- The Washington Times - Monday, August 27, 2007

Dozens of companies doing business in the District get so many parking citations that they pay hundreds or thousands of dollars a month in fines and occasionally ask customers for help.

“I don’t like doing it, but there are certain parts of town where I have to tell the customer, ‘Look, parking-wise, it’s going to have to be on you,’ ” said David Spadaro, owner of the J.P. Spadaro & Sons plumbing company, which gets about 20 tickets a month.

Large companies such as UPS and FedEx can pay up to tens of thousands of dollars a month in D.C. parking tickets, according to city records.

Many companies have enrolled in a special program in which the District bills businesses about once a month to pay off parking tickets.

The program doesn’t give the companies a break on ticket prices, but it helps them avoid having their vehicles immobilized — or “booted” — for having too many tickets. Companies enrolled in the city’s fleet-adjudication program include ABC News, CNN, Verizon and Pitney Bowes.

Yearly figures for the city program were not available, and a spokeswoman for the D.C. Department of Motor Vehicles could not be reached. But records obtained through the DMV’s Office of General Counsel showed that on a typical day earlier this year, UPS owed $28,755 on 471 open tickets.

That’s second only to its competitor FedEx Corp., which had 493 open tickets for $30,630. Each company had more than 100 vehicles ticketed. The only other company with more than $10,000 in open tickets was Verizon, owing $10,430 on 289 tickets.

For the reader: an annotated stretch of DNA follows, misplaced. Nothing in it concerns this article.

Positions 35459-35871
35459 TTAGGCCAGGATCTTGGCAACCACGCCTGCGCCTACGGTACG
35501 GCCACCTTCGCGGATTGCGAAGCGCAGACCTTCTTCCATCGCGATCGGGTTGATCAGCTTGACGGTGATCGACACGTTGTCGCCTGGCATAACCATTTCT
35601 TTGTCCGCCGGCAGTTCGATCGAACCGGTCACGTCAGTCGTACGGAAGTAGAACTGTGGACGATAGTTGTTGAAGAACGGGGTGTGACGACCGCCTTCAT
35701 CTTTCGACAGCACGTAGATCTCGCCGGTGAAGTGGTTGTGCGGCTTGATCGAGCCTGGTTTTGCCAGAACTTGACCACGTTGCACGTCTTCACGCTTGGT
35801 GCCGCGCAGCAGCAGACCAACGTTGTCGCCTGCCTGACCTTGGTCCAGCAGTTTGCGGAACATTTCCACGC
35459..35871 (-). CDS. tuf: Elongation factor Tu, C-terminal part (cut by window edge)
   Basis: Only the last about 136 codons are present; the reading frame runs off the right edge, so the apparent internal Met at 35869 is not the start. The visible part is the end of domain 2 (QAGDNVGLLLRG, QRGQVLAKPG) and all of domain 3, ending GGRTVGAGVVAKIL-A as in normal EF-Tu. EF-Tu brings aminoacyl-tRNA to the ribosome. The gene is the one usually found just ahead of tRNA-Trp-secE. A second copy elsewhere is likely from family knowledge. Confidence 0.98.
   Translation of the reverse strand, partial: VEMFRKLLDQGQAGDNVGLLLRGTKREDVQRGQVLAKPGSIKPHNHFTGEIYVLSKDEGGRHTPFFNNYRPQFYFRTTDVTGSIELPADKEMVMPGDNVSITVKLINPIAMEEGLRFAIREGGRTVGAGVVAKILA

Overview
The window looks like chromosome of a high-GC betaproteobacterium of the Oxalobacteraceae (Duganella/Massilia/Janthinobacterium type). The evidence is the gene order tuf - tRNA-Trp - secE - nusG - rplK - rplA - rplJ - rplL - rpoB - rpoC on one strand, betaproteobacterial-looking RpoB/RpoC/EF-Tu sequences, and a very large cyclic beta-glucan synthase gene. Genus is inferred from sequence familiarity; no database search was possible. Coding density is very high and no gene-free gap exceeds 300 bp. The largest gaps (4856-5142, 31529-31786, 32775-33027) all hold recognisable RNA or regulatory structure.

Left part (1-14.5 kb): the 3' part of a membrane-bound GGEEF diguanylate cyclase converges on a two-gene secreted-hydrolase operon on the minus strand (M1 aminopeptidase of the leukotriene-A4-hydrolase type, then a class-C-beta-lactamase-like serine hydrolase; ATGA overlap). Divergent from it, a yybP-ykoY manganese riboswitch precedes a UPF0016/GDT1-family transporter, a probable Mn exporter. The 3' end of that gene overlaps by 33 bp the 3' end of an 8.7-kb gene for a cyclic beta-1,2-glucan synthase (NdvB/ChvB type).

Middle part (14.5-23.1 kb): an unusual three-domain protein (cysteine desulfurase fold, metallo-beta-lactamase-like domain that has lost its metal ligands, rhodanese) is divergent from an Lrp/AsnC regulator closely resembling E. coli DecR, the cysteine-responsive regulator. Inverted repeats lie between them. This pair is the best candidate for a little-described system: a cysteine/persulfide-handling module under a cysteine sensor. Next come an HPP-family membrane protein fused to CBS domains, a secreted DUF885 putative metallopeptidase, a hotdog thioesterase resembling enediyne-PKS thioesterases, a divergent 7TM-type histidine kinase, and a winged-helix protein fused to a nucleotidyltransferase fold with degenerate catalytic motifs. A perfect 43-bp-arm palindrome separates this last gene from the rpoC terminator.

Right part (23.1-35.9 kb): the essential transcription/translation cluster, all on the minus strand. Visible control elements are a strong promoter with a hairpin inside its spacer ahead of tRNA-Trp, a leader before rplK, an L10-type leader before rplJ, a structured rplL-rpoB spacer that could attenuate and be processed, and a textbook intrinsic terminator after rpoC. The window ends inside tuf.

A UPS spokesman said the company encourages its drivers not to get tickets, but added the tickets are sometimes an unavoidable cost of doing business.

“We train our drivers to try to avoid tickets, but we have to provide service to our customers,” said spokesman Malcolm Berkley.

Mr. Berkley also said UPS has enrolled in parking-adjudication programs in other cities such as San Francisco and New York City. “It’s a vehicle that allows us to manage the tickets we do receive,” he said.

J.P. Spadaro & Sons is not the only small business getting so many tickets that it must occasionally pass along the cost to customers.

Leroy Jackson of John C. Flood of D.C. Inc., a plumbing company, said a major problem is that on-street parking in many residential sections is for a maximum of two hours, but most jobs take all day.

Mr. Jackson said the company now pays off its tickets in bulk each month, after having spent years unsuccessfully trying to fight them. Once, he said, the company lost its fight against a ticket issued while an employee was installing a boiler for a family that had no heat during the winter.

Like any operating expense, the price can be passed to customers, he said.

Mr. Jackson said contractors can get parking permits if customers apply in person to the District, but the trip can take hours, so few bother.

The District makes more than $65 million in revenue from parking tickets each year on more than 1.6 million citations annually. But city leaders generally are exempted from the fines.

In July 2002, the D.C. Council voted to exempt itself from the city’s parking regulations. The measure, which came after traffic-enforcement officers began cracking down on the illegally parked vehicles of council members, was sponsored by council member Carol Schwartz, at-large Republican, and supported by Mayor Adrian M. Fenty, a Democrat who then was a council member representing Ward 4.

The exemption, approved but criticized at the time by Mayor Anthony A. Williams, a Democrat, extended to council members the same parking privileges enjoyed by members of Congress, including the freedom to park in bus zones, in restricted spaces near intersections, at building entrances and on restricted residential streets. It also freed council members from having to put money in parking meters.


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